When bassist Marty Dieckmeyer left Daniel Amos around the ‘Alarma’ era, stunt duck Tim Chandler moved in to assume rhythm responsibilities. The tall, lanky, Harvey Award winner, was playing bass in a rhythm and blues band when Taylor tracked him down. Chandler was virtually out the door for a weekend retreat when he heard about the opening in Da. It didn’t take much to convince him, so he canceled his trip and has been on board since ‘Doppelganger’.

Trying to fill the big shoes left by Jerry Chamberlain in 1983 was a difficult task for the young Greg Flesch, yet he and Taylor hit it off from the beginning. “It’s amazing how God puts people together,” Taylor says.

Chamberlain first met Taylor at a musicians fellowship at Calvary Chapel in 1976 and was at the first rehearsal held for this band of nomads. Uncle Terry remembers how difficult it was for Chamberlain to adjust to the spotlight. “He used to get so absolutely petrified about going on stage that he had to take aspirin and lay down because he used to get headaches.” This malady no longer bothers Chamberlain, who compared the beginnings of both projects. “there is always that newness and freshness that is a brand new thing,” he ponders. “It was definitely a lot easier this time.”

How did the “rookie” feel about the two collaborating? “Jerry and I are very different,” Flesch analyzed. “On ‘Let’s Spin’ there was one line of mine and one for Jerry and there’s this little crummy amp that he likes to drag around, but he did some really great licks like Jerry does and it was a real bonus.”

Since Flesch had already collaborated with keyboardist Rob Watson for a year-and-one-half during ‘Vox Humana’, it wasn’t a difficult transition. Taylor met Watson a few years back through engineer Sir Douglas Doyle. “Rob’s got a lot of talent and is very smart,” he adds. “He’s a joy to collaborate with and an excellent keyboardist.”

Somewhat similar to a closing scene from Dragnet, where the names and or identities have been changed to protect the innocent, the Swirling Eddies are a crew of religious rebels who on one hand fear being entrapped within the confines of ccm, yet also feel deserving of more credit and critical justification. What did Taylor accomplish on this solo project that has escaped him on previous group efforts?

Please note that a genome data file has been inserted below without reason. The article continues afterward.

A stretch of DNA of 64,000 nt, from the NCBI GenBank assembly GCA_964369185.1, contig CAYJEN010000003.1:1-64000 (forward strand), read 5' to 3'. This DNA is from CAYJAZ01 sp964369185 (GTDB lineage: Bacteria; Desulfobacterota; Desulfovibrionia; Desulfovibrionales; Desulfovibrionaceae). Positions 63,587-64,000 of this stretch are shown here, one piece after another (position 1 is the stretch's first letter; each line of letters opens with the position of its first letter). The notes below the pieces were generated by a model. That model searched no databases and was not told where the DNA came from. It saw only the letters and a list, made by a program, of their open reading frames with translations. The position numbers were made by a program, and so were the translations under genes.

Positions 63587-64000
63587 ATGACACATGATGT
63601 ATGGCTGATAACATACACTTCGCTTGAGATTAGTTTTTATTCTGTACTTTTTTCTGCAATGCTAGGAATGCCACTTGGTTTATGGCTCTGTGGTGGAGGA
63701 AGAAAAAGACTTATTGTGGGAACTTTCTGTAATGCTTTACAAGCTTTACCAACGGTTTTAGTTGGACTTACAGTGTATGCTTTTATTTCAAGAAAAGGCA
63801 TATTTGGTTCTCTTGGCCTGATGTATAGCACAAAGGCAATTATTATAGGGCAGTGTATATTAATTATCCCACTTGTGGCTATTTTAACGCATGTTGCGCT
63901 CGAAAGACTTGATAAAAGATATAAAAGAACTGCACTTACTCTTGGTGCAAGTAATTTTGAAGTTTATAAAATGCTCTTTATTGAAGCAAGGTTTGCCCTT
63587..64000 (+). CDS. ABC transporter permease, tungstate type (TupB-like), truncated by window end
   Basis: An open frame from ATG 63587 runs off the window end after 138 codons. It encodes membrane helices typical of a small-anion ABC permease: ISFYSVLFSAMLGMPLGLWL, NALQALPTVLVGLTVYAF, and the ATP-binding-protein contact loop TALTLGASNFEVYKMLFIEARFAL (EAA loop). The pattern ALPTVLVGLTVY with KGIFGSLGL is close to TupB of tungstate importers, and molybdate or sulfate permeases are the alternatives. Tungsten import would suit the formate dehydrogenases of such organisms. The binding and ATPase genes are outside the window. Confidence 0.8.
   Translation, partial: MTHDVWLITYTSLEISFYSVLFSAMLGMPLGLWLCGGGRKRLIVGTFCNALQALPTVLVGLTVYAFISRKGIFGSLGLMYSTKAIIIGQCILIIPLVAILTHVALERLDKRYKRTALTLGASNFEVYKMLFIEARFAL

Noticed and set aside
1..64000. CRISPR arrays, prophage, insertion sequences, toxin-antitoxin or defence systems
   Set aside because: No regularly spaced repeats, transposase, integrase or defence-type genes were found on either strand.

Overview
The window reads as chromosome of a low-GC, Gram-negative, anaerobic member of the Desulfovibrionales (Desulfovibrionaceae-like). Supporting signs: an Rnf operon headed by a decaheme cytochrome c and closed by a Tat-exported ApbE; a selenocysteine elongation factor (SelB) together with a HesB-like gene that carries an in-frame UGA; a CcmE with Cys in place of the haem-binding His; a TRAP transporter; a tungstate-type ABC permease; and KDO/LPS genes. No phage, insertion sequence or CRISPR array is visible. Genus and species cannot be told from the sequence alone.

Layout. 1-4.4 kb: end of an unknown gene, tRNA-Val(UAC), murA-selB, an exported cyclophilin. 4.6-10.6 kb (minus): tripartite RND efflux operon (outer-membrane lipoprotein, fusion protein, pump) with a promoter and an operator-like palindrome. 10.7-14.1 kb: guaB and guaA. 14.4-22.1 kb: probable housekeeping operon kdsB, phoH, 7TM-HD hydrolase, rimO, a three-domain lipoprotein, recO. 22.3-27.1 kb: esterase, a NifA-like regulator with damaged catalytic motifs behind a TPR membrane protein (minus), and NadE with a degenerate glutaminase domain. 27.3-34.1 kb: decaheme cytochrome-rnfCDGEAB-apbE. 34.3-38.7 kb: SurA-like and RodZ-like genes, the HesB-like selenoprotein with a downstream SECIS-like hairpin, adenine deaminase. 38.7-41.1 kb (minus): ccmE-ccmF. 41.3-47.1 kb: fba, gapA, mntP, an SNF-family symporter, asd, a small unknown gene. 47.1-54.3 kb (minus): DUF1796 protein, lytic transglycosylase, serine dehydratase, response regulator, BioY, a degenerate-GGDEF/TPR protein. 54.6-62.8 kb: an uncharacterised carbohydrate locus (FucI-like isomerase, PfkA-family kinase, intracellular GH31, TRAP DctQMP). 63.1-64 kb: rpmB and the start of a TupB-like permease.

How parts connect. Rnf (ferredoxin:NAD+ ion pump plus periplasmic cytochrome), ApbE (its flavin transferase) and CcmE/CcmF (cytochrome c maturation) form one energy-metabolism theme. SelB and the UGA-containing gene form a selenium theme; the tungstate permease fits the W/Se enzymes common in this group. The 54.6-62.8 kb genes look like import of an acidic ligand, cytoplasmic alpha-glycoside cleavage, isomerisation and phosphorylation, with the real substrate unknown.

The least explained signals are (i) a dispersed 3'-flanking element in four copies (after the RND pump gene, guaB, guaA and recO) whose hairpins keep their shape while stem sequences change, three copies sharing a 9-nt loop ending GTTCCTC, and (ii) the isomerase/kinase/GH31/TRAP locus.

“The possibility of a greater audience for one thing,” he feels. “It doesn’t put us in a box because we’re stepping out and taking a chance of pleasing some people and not pleasing others. It’s the story of our lives.” This is a more serious Taylor than usually depicted, one who is contemplating and absorbing new material as we speak. “I’ve always wanted to write under a new chapter and time, under that pressure. Most of my time up to the point we go in the studio is spent cultivating the state of mind that it will take to go and do a good record. It’s like Magic Johnson putting on his game face. It could take months for me to get emotionally ready.”

It is that type of critical and creative awareness that once brought teen-ager Steve Taylor and the boys from Undercover to the sanctuaries of Southern California years ago to view the masters of imaginative whim and wisdom. What they and thousands saw on stage was just one side of Terry Taylor and band. Behind the cynicism and schoolboy antics lies a man who cares too much. U2’s Bono once wrote that he couldn’t really change the world, yet he could change the world inside of himself.

Amos ‘n’ Eddies Terry Taylor sees it slightly different. “Those of us who are in rock ‘n’ roll can have a part in changing the world, but it doesn’t have to take part in rock ‘n’ roll. We can make a difference by feeding a child or visiting the sick. In that respect, yeah we can change the world.”

That sort of freedom could be expanded to a larger group of people if the next album escalates as planned. Taylor elaborates: “I would like for this band to experience one time the breaking out of this process that keeps us spinning our wheels before we break up some day and that day will come. It would be nice to experience the real thing, a record that gets out there, to get a critique from those that review albums every day. I think the band deserves it.”

This world need more people who are willing to look outside of the fishbowl rather than stay trapped on the inside. No turbulence, less glare and a greater ability to move side to side. That’s what survival is all about, unless you’re a spotted goldfish without a choice.